The Complainant contends that the ownership of the disputed domain name has changed two times since April 7, 2014. The Complainant’s counsel has written to each entity listed as registrant of the disputed domain name, but has received no response.

B. Respondent

The Respondent did not reply to the Complainant’s contentions.

6. Discussion and Findings

Pursuant to Policy, paragraph 4(a), the Complainant must prove each of the following to justify the transfer of the disputed domain name:

(i) the disputed domain name is identical or confusingly similar to a trademark or service mark in which the Complainant has rights; and

(ii) the Respondent has no rights or legitimate interests in respect of the disputed domain name; and

(iii) the Respondent has registered and is using the disputed domain name in bad faith.

In this case, the Center has employed the required measures to achieve actual notice of the Complaint to the Respondent, in compliance with Rules, paragraph 2(a), and the Respondent was given a fair opportunity to present its case.

By Rules, paragraph 5(b)(i), it is expected of a respondent to: “[r]espond specifically to the statements and allegations contained in the complaint and include any and all bases for the Respondent (domain name holder) to retain registration and use of the disputed domain name…”

In the event of a default, under Rules, paragraph 14(b): “…the Panel shall draw such inferences therefrom as it considers appropriate.”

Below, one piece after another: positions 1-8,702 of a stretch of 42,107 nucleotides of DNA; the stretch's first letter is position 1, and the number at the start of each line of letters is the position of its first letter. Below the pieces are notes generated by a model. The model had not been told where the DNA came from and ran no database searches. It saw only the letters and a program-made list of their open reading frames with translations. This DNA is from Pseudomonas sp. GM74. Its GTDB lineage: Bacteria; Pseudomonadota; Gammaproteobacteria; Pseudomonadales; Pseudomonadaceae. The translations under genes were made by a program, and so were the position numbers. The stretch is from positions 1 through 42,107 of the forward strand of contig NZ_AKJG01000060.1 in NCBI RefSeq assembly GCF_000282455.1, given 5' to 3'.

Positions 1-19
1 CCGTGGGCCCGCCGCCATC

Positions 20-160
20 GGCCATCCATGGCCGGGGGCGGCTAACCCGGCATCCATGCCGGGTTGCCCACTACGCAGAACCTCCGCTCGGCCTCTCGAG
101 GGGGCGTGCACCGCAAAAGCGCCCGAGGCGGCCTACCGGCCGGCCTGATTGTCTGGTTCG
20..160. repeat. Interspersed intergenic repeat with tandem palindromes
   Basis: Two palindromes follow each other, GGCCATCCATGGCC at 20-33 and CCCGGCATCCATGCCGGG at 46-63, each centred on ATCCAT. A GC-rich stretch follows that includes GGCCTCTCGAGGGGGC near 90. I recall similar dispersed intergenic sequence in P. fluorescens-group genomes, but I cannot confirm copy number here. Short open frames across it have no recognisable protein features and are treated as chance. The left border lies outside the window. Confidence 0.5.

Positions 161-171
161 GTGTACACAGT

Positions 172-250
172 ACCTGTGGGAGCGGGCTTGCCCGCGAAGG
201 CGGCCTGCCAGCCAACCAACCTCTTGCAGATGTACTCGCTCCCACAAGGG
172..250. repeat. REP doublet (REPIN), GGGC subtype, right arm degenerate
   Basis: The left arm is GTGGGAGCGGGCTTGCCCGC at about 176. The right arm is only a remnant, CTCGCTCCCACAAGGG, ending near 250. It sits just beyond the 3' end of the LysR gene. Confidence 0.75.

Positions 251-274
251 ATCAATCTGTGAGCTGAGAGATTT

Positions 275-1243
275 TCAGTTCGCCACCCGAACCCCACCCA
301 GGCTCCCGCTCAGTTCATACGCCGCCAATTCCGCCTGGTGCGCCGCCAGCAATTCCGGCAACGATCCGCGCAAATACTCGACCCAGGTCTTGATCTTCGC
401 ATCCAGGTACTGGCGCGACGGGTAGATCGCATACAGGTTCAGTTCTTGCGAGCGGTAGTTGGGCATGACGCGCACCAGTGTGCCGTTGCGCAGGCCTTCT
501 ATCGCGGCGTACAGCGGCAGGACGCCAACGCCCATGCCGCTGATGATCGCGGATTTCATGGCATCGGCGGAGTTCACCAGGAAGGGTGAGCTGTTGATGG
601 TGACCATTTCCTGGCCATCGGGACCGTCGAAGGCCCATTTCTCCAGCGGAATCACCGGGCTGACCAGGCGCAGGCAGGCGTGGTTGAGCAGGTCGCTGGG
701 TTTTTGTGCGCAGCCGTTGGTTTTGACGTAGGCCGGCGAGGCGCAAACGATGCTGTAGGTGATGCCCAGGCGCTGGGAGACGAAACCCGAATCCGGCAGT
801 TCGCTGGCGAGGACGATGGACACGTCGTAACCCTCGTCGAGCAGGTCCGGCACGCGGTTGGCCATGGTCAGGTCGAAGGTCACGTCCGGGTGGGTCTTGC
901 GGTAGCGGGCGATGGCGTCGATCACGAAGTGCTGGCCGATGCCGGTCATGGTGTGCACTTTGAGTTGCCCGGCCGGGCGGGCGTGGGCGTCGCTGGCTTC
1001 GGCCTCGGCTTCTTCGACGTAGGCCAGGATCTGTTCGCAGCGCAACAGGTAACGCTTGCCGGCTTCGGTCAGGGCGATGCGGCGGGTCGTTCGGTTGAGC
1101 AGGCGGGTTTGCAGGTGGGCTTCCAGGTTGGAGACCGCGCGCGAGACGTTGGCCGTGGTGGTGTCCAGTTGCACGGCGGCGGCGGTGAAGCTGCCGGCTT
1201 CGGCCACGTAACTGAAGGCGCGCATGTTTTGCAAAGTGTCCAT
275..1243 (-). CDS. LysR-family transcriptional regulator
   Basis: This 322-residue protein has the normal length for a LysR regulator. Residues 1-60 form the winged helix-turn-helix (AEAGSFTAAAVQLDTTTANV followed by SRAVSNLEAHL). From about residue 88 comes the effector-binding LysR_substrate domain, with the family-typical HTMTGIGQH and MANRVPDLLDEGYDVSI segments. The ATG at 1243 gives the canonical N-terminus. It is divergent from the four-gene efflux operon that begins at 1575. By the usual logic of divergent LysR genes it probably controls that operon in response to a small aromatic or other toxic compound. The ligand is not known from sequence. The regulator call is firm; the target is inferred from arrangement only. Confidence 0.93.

As stated by the Panel in Mary-Lynn Mondich and American Vintage Wine Biscuits, Inc. v. Shane Brown, doing business as Big Daddy’s Antiques, WIPO Case No. D2000-0004: “Here, the potential evidence of good faith registration and use was in respondent’s control. Respondent’s failure to present any such evidence or to deny complainant’s allegations allows an inference that the evidence would not have been favorable to respondent.” As stated by the Panel in Viacom International Inc. v. Ir Suryani, WIPO Case No. D2001-1443: “Since the Respondent has not submitted any evidence and has not contested the contentions made by the Complainant, this Panel is left to render its decision on the basis of the uncontroverted contentions made, and the evidence supplied, by the Complainant […]. In the absence of any evidence to the contrary submitted by the Respondent, this Panel accepts in large measure (but not wholly) the submitted evidence and the contended for factual and legal conclusions as proven by such evidence.”